“Lazy Girl Jobs”
The “lazy girl jobs” trend isn’t really about laziness, according to Suzy Welch, an NYU Stern Professor. Instead, it’s a reaction to anxiety among young people, a trend influenced only partly by overprotective parenting.
Riding on this wave, TikTok is buzzing with over 17.9 million views so far. Videos typically feature women revealing their laid-back, high-paying remote jobs. But the story doesn’t end here. It’s a continuation of ‘quiet quitting” and leaning out.
Gabrielle Judge, a TikToker, set this trend in motion, urging her followers to find a balance.She simply hit a low in spring 2021. Suffering a concussion and battling job burnout, she made a shift. She left her demanding consulting role to embrace a more relaxed one—a “lazy girl job.” Her intent was clear—to emphasize the importance of personal time and individual priorities over company needs.
Gabrielle stresses that these high-paying remote jobs can be productive, underscoring the importance of personal priorities. Still, it’s not just about overprotection or anxiety. The trend also signals a wider desire to steer clear of toxic work environments. It’s a collective shift away from oppressive workplaces towards roles that promote and respect balance.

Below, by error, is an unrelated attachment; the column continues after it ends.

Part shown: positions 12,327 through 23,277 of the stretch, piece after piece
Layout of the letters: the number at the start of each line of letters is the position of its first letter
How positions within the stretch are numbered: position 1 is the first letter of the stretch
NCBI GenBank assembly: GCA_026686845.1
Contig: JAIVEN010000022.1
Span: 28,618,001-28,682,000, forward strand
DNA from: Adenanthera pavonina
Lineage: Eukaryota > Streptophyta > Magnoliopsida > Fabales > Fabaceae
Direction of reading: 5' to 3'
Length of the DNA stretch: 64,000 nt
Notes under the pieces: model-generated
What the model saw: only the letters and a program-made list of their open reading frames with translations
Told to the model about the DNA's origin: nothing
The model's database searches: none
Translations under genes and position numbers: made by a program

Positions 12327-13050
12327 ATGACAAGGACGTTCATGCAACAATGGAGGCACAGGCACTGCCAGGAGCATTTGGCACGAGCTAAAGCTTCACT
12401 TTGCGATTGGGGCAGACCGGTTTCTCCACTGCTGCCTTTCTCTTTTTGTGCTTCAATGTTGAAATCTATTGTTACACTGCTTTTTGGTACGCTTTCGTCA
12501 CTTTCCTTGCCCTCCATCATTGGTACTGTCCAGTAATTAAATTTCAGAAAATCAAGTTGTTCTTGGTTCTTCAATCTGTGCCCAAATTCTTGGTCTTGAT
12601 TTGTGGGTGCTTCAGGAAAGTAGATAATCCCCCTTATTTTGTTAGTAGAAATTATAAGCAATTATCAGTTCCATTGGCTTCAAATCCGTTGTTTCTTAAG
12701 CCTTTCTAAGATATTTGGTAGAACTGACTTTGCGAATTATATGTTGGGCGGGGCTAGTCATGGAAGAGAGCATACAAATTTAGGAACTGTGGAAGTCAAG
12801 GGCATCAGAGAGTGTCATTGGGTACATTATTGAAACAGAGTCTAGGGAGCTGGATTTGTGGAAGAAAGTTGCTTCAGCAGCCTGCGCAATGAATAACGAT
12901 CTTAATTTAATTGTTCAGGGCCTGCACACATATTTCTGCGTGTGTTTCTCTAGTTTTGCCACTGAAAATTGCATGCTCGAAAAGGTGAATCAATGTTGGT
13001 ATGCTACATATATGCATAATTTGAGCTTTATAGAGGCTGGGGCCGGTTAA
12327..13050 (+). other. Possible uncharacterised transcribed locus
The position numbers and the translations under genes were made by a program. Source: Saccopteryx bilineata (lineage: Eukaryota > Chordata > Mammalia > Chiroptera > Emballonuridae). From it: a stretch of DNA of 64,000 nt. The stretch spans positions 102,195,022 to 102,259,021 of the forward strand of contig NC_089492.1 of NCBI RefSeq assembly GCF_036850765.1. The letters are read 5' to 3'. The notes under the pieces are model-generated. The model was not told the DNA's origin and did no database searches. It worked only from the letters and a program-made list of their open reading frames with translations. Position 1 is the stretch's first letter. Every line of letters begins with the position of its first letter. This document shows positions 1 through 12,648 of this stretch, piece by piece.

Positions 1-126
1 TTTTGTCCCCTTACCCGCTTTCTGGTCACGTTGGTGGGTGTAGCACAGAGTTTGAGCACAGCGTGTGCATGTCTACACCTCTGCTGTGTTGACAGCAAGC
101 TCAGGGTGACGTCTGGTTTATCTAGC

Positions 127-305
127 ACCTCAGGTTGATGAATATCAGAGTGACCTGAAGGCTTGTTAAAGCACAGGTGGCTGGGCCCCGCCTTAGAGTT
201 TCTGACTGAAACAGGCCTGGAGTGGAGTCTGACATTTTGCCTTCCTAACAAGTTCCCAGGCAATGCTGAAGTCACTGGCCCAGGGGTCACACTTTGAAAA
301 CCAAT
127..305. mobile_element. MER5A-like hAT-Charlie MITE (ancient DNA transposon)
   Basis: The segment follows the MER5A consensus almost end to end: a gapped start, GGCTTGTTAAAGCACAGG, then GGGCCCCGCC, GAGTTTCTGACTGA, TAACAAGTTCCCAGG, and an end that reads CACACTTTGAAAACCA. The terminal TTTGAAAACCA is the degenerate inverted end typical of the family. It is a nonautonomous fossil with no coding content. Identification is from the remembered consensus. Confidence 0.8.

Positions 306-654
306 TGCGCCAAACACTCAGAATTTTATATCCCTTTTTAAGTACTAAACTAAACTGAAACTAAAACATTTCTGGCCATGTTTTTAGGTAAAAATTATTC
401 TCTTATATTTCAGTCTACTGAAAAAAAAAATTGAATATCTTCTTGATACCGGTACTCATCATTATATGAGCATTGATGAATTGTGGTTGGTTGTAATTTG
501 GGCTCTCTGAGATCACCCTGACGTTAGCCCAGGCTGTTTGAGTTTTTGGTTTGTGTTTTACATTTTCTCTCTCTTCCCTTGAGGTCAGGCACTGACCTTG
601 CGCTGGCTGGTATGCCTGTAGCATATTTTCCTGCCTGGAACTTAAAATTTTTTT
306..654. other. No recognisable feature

To navigate this new job market landscape, TikTokers are advising each other not to overshare about their “lazy girl jobs” online. This helps avoid unwanted attention that could lead to backlash, and circumvent exploitative work cultures.
Lazy Girl Jobs Lean Out
According to Gallup’s Global Workplace report this year, six out of ten employees are not giving their best at work. The survey, with over 120,000 working adults, revealed a common grievance—a poor workplace culture.
While the “lazy girl jobs” label might seem unfortunate, it signals a transformation in work dynamics. More people are opting for remote jobs that allow for balance and help them steer clear of stressful, toxic work environments. But is it truly a healthy step towards safeguarding mental wellbeing and promoting growth in the modern workforce?
In this unfortunate influencer-led era of followers, there could be a bigger trend unfolding. High-stress, demanding jobs might require closer scrutiny. Perhaps, it’s time to define what ‘work’ actually means, focusing less on jobs and more on meaningful lives, all while discarding the ‘lazy‘ label. Maybe we can get to the heart of the matter?